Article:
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Information Technology
Project Management
by Jack T. Marchewka
Power Point Slides by Richard Erickson, Northern Illinois University
Copyright 2003 John Wiley & Sons, Inc. all rights reserved. Reproduction or translation of this work beyond
that permitted in Section 117 of the 1976 United States Copyright Act without the express permission of
the copyright owner is unlawful. Request for further information information should be addressed to the
Permissions Department, John Wiley & Sons, Inc. The purchaser may make back-up copies for his/her own
use only and not for distribution or resale. The Publisher assumes no responsibility for errors, omissions, or
damages caused by the use of these programs or from the use of the information contained herein.
1-1
Chapter 8 – Managing Project Risk
1-2
Chapter 8 Objectives
• Describe the project risk management
planning framework introduced in this chapter.
• Define risk identification and the causes,
effects, and integrative nature of project risks.
• Apply several qualitative and quantitative
analysis techniques that can be used to
prioritize and analyze various project risks.
• Describe the various risk strategies, such as
insurance, avoidance, or mitigation.
• Describe risk monitoring and control.
• Describe risk evaluation in terms of how the
entire risk management process should be
evaluated in order to learn from experience
and to identify best practices.
1-3
The Baseline Project Plan is
based on:
• Our understanding of the current
situation
• The information available
• The assumptions we make
1-4
“Although no one can predict the
future with 100 percent accuracy,
having a solid foundation , in
terms of processes, tools, and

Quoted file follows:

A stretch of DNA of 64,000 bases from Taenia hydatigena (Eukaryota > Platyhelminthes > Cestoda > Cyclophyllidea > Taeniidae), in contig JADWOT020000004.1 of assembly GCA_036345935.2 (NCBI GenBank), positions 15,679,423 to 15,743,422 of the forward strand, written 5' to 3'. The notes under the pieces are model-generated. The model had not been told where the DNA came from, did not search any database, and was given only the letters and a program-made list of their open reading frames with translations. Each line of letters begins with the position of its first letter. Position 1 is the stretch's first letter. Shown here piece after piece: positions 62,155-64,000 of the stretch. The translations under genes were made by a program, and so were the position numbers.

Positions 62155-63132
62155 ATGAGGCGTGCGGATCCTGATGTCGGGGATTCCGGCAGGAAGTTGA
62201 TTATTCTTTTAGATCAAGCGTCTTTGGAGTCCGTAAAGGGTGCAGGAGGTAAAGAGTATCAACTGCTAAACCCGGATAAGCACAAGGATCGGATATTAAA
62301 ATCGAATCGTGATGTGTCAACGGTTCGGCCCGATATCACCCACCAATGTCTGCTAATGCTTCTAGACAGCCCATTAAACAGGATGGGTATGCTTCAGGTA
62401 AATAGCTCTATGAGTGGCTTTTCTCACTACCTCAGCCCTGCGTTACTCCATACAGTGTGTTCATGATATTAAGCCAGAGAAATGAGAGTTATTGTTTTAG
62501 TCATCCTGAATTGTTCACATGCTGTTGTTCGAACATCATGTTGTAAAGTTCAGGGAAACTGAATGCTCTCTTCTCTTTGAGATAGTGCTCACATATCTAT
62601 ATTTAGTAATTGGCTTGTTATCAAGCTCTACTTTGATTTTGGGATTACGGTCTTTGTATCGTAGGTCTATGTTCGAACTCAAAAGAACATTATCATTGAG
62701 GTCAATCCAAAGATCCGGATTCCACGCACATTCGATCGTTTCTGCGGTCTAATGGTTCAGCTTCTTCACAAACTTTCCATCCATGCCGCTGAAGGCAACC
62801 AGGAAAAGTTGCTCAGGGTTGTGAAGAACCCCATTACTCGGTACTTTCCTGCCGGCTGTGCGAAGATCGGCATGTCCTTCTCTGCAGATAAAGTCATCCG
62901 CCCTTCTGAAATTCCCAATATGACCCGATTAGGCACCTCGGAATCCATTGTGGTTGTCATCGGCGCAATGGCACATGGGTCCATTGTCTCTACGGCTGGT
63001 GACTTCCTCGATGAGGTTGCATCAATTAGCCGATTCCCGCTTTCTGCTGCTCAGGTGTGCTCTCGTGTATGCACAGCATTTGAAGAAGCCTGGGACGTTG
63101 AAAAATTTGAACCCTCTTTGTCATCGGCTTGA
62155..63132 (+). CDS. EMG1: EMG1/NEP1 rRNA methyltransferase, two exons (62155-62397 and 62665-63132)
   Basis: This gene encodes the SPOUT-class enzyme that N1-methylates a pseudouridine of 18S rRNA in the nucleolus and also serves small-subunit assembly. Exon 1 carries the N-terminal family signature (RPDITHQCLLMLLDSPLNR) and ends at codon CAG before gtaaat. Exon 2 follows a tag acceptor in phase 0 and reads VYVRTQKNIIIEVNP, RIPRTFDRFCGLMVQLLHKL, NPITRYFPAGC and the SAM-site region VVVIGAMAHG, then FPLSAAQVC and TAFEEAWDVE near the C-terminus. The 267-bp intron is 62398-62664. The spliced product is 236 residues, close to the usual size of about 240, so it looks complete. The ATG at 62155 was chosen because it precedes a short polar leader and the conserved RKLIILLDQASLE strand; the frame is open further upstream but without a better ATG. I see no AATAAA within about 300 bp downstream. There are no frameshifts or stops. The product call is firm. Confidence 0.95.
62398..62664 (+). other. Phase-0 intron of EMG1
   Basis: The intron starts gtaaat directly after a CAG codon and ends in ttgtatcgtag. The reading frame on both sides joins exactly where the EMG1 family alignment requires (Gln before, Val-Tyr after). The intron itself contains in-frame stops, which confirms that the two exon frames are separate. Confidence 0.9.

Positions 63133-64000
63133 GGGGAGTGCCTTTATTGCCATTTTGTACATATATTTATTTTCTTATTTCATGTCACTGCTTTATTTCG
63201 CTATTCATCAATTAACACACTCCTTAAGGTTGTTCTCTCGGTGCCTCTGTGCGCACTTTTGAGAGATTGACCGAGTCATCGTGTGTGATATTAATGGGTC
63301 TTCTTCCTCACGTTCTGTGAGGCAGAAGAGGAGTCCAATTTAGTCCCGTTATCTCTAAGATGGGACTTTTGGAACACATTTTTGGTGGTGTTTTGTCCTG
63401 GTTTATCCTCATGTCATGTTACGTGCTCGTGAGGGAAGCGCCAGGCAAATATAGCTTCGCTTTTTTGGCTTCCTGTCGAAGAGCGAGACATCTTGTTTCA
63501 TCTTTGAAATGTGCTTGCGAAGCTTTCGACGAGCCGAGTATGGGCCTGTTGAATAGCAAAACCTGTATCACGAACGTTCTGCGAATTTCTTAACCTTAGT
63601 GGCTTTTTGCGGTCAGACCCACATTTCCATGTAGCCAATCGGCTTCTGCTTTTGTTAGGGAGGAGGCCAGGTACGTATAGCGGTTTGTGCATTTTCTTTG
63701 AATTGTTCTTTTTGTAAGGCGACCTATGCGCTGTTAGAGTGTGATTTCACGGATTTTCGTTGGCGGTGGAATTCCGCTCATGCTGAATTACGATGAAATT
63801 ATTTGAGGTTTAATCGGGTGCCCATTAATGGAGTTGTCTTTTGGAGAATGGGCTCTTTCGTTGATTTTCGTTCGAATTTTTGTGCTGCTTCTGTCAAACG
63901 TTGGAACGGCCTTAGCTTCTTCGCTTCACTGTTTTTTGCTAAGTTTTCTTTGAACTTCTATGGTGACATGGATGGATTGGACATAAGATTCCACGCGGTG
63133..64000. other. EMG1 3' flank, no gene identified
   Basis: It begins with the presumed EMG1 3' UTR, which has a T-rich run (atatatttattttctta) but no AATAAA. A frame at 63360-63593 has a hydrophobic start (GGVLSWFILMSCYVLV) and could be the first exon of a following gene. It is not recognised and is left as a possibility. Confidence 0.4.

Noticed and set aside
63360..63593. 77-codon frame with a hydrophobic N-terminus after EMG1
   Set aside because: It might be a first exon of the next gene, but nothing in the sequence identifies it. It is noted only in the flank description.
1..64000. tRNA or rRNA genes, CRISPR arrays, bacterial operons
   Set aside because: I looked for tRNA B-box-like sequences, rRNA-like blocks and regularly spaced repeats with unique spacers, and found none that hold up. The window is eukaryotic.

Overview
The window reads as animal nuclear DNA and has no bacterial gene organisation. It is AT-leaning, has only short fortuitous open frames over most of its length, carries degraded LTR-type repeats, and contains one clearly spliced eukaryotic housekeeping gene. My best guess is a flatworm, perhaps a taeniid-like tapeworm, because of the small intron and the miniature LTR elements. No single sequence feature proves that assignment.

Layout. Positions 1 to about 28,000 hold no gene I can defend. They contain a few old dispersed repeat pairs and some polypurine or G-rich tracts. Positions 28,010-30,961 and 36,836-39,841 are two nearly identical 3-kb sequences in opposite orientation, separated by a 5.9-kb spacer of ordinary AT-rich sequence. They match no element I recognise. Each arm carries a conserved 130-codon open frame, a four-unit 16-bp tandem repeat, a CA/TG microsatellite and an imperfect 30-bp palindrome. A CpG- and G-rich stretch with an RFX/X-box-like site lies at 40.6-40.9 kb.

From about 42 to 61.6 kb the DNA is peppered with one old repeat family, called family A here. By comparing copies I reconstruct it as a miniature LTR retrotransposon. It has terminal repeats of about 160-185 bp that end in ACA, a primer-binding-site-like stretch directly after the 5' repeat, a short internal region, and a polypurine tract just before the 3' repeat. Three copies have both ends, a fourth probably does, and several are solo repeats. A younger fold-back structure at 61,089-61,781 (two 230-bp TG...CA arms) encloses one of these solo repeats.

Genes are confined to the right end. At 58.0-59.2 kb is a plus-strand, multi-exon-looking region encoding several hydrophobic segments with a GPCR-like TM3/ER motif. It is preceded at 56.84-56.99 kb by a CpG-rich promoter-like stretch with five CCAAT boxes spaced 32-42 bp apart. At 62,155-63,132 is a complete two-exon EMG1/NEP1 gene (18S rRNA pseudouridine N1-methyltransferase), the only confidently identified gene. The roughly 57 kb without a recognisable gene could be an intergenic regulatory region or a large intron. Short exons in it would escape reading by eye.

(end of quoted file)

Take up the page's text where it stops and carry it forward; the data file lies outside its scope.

techniques, can increase our
confidence in these estimates.”
1-5
Common Mistakes in Managing
Project Risk
• Not Understanding the Benefits of Risk
Management
• Not Providing Adequate Time for Risk
Management
• Not Identifying and Assessing Risk
Using a Standardized Approach
1-6
Effective and successful project
risk management requires:
• Commitment by all stakeholders
• Stakeholder Responsibility
– each risk must have an owner
• Different Risks for Different Types of
Projects
1-7
PMBOK Processes of Risk
Management
•
•
•
•
•
•
Risk Management Planning
Risk Identification
Qualitative Risk Analysis
Quantitative Risk Analysis
Risk Response Planning
Risk Monitoring and Control
1-8
IT Project Risk Management
Planning Process
• PMBOK definition of Project Risk
– An uncertain event or condition that, if it occurs, has
a positive or negative effect on the project
objectives.
• PMBOK definition of Project Risk Management
– The systematic process of identifying, analyzing, and
responding to project risk. It includes maximizing the
probability and consequences of positive events and
minimizing the probability and consequences of
adverse events.
1-9
IT Project Risk Management Process
1-10
IT Project Risk Management
Planning Process
• Risk Planning
– Requires a firm commitment to risk
management from all project stakeholders
– Ensures adequate resources to plan for and
manage risk
– Focuses on preparation
1-11
IT Project Risk Management
Planning Process
• Risk Identification of:
– Threats and opportunities
– Causes and effects of each risk
– Effective strategies for and responses to
risk
1-12
IT Project Risk Management
Planning Process
• Risk Assessment
– What is the likelihood of a particular risk
occurring?
– What is the impact on the project if it
does occur?
1-13
IT Project Risk Management
Planning Process
• Risk Strategies
– Accept or ignore the risk
– Avoid the risk completely.
– Reduce the likelihood or impact of the
risk (or both) if the risk occurs.
– Transfer the risk to someone else (i.e.,
insurance).
1-14
IT Project Risk Management
Planning Process
• Risk Monitoring and Control
• Risk Response
• Risk Evaluation
–
–
–
–
How did we do?
What can we do better next time?
What lessons did we learn?
What best practices can be incorporated in
the risk management process?
1-15
IT Project Risk Framework
1-16
Identifying IT Project Risks
• Tools and Techniques
–
–
–
–
–
–
–
–
–
Learning Cycles
Brainstorming
Nominal Group Technique (NGT)
Delphi Technique
Interviewing
Checklists
SWOT Analysis
Cause and Effect Diagrams
Past Projects
1-17
Identifying IT Project Risks
• Nominal Group Technique (NGT)
– a. Each individual silently writes her or his ideas on a piece of
paper
– b. Each idea is then written on a board or flip chart one at a
time in a round-robin fashion until each individual has listed all